I’m taking part in my second 24 Hour Read-a-thon today. It starts at 1400 GMT / 0000 AEST and is being run by the rather amazing Dewey over at the hidden side of a leaf. Click through for all the details on the who, the what, the where, and of course, the why (assuming it’s not immediately obvious!). For a list of everyone participating, along with their latest updates, have a look at Gargantuan Books.
This will be my Read-a-thon post, which means that rather than bombarding the cyber-wires with lots of new posts, I’ll update this one regularly over the next 24 hours. I’ll post new stuff above old stuff, so people checking back can find it quickly.
UPDATE: I’ve decided to split the mini-challenge and progress reports into two separate posts for ease of reading. Well, for me, at the very least 😉
I’ve registered as a reader but also a cheerleader this year – probably a more realistic option given my dismal reading performance last time around 🙂 I’m not hard-core enough to go for the full 24 hours so this post will contain details of when I’m clocking in and out.
UPDATE: Well done to all the Read-a-thon Readers who took part in this mini-challenge (and to the passers-by who had a go too!). There was a great response as evidenced by the comments below, and I really enjoyed reading everyone’s updates as they brushed up their language skills! I’ve done a random draw of all Readers participating in this mini-challenge and the winner of a US$20 Amazon voucher is Lynda – Lynda, I’ll email you directly for details of where you’d like me to sent the voucher. Enjoy!
That’s right, I’m hosting a mini-challenge again this year. It’s running from 1400 GMT / 0000 AEST all the way through to 1200 GMT / 2200 AEST so there’s plenty of time to get involved! Here are the details:
The challenge is to spend an hour reading in ‘another’ language – that is, one other than your language of habitual use.
- Obviously the native language, language of habitual use and ‘other’ language combinations will be different for everyone, as will their degree of proficiency. But it really doesn’t matter how remedial your language skills are, the idea is simply to try!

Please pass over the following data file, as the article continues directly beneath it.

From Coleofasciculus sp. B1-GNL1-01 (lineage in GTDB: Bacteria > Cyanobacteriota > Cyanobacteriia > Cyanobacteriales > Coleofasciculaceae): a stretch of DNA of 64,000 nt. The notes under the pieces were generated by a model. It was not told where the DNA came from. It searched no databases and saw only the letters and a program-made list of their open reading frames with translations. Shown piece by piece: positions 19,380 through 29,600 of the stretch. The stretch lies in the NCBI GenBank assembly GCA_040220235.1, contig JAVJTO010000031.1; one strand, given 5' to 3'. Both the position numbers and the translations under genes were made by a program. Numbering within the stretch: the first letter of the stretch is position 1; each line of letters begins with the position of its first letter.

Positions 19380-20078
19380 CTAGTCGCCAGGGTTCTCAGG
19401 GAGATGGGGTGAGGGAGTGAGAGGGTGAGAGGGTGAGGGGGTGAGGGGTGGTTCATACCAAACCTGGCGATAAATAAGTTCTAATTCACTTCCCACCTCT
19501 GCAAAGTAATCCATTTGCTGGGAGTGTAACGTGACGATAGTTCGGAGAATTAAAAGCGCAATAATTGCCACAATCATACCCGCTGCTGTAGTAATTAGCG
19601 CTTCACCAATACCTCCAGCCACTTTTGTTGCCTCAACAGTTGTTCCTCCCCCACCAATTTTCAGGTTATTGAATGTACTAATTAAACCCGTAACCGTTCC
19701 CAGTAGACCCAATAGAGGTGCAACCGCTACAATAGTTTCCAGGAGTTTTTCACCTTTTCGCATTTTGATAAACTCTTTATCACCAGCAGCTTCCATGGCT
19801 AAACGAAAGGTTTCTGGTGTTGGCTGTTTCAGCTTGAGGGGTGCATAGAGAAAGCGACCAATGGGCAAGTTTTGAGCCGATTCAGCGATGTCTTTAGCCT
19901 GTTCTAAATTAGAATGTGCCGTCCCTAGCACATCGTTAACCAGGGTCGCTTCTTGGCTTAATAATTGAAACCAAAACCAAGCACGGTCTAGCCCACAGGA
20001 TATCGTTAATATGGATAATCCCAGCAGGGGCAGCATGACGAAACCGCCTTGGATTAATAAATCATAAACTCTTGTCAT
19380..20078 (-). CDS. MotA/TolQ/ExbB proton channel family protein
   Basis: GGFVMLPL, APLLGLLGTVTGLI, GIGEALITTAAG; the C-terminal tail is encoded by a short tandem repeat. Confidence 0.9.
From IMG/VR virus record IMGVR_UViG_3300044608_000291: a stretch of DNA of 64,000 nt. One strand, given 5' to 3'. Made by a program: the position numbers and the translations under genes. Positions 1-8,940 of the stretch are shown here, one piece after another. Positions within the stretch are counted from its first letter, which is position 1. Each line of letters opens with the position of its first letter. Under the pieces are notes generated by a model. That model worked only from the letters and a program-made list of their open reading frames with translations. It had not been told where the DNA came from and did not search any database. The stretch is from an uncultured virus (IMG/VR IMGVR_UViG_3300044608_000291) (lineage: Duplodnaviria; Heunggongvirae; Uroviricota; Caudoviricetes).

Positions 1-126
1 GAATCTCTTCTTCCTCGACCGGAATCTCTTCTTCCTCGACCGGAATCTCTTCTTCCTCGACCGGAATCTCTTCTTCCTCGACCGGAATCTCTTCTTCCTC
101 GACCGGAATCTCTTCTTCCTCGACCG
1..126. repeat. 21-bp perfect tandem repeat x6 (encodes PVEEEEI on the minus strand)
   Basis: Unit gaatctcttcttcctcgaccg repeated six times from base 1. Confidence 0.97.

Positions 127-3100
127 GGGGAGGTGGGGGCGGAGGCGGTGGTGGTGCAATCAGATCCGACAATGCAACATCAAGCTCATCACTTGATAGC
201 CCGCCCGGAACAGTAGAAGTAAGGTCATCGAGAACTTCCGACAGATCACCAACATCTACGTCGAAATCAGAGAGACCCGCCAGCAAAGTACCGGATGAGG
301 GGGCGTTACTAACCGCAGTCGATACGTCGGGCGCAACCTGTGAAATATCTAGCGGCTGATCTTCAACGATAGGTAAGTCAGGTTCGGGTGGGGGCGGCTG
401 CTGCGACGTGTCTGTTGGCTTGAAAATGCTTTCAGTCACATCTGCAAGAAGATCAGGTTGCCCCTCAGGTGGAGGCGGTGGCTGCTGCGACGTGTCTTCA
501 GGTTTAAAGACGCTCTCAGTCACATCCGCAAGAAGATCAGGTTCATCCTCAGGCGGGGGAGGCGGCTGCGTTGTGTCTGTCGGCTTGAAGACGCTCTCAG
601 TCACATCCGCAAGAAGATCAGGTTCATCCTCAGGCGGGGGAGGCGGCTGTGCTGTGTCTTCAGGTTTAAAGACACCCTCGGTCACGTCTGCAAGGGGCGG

- You can choose to read for any one hour period between 1400 GMT / 0000 AEST to 1200 GMT / 2200 AEST, but remember that you may have to allow time in addition to this to search for something to read. (See below for a list of online resources if you don’t have anything suitable to hand.)
- If you’d like to participate, then post a comment below with your native language/ language of habitual use, the language you plan to read in, the book title, author, and a one hour time frame when you plan to do the challenge. And don’t forget to include a link to your blog too, if you have one! I’ll do my best to drop by while you’re reading, time change permitting…
- Once the Read-a-thon is over, I’ll draw a random name from the list of participants and send them a US$20 Amazon voucher!
- Feel free to post any feedback or suggestions for other Readers too!
Remember, it can be very tiring to read in another language so you might want to schedule this for when you’re likely to feel fresh and alert…
Don’t read another language? Well then, now’s your chance to learn.
Don’t have any foreign language books to hand? Then read on for a list of online sources of material to choose from.
Cheerleaders, would you like to help out? I’d really appreciate if you could let any Readers you visit know that this mini-challenge is taking place, should they wish to take a break. Also, as the challenge is open for 22 hours of the Read-a-thon, chances are I’ll miss some Readers’ efforts (zzzzz!) . So if on your travels you notice someone is participating and there’s no sign of me, please do give them an extra encouraging virtual pat on my behalf!! I’ll be along later in the day to see how they’re doing.
Finlly, there are lots of sources of foreign-language books online, but here are a few that look good to me:
- The electronic text collection here has direct links to collections of poetry, electronic journals, ancient and modern literature (along with several annotated translations from/ into English) for a range of Western European languages (including Irish and Catalan, in addition to the “usual suspects” i.e. French, German, Spanish, Italian, Dutch, etc. etc.)
- This links to a collection from much wider range of languages again… so there’s something here for you no matter how esoteric your language skills If you’ve ever wanted to learn a language or brush up on your rusty Romanian (why not?), now’s your chance – why not start by comparing an English translation with its source?
- Google book search for French-language books, German-language books and Spanish-language books. Not sure how many more of them there are, but I’m sure you could find some for other languages too by experimenting a bit with the URL. Many of these are in Beta still though, so if you do use them I’d be interested to hear how you get on! Any other suggestions, post to the comments and let me know!
- Just in case that’s not enough, there’s a range of additional resources here to start you on your search, from Armenian through Chinese and Islandic to Yiddish.
- Lastly, click here for some inspiration to see what Readers did last year (about one screen down).
Am I forgetting anything?? Oh yes, have fun everyone!
Click here for my progress reports!